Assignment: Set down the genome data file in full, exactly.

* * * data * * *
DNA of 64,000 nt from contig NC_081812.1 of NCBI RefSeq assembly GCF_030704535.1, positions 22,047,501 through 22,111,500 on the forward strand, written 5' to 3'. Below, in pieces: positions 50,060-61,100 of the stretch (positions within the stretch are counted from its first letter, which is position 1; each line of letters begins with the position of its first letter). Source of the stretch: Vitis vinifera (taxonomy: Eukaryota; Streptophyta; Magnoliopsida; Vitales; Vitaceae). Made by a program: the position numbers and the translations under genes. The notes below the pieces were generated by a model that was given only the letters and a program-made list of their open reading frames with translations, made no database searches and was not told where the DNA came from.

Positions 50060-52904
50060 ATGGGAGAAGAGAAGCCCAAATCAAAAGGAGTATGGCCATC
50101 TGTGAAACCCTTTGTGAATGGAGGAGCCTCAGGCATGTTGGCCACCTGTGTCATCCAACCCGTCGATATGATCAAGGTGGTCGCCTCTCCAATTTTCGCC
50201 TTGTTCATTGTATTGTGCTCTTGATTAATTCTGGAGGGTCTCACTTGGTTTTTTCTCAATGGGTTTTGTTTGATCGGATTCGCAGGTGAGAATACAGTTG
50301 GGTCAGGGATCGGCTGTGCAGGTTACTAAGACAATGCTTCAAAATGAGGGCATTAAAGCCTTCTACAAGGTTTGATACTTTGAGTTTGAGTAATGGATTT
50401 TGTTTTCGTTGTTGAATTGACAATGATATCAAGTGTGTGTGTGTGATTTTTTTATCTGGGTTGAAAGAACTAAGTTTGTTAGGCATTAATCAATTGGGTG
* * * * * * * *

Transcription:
DNA of 64,000 nt from contig NC_081812.1 of NCBI RefSeq assembly GCF_030704535.1, positions 22,047,501 through 22,111,500 on the forward strand, written 5' to 3'. Below, in pieces: positions 50,060-61,100 of the stretch (positions within the stretch are counted from its first letter, which is position 1; each line of letters begins with the position of its first letter). Source of the stretch: Vitis vinifera (taxonomy: Eukaryota; Streptophyta; Magnoliopsida; Vitales; Vitaceae). Made by a program: the position numbers and the translations under genes. The notes below the pieces were generated by a model that was given only the letters and a program-made list of their open reading frames with translations, made no database searches and was not told where the DNA came from.

Positions 50060-52904
50060 ATGGGAGAAGAGAAGCCCAAATCAAAAGGAGTATGGCCATC
50101 TGTGAAACCCTTTGTGAATGGAGGAGCCTCAGGCATGTTGGCCACCTGTGTCATCCAACCCGTCGATATGATCAAGGTGGTCGCCTCTCCAATTTTCGCC
50201 TTGTTCATTGTATTGTGCTCTTGATTAATTCTGGAGGGTCTCACTTGGTTTTTTCTCAATGGGTTTTGTTTGATCGGATTCGCAGGTGAGAATACAGTTG
50301 GGTCAGGGATCGGCTGTGCAGGTTACTAAGACAATGCTTCAAAATGAGGGCATTAAAGCCTTCTACAAGGTTTGATACTTTGAGTTTGAGTAATGGATTT
50401 TGTTTTCGTTGTTGAATTGACAATGATATCAAGTGTGTGTGTGTGATTTTTTTATCTGGGTTGAAAGAACTAAGTTTGTTAGGCATTAATCAATTGGGTG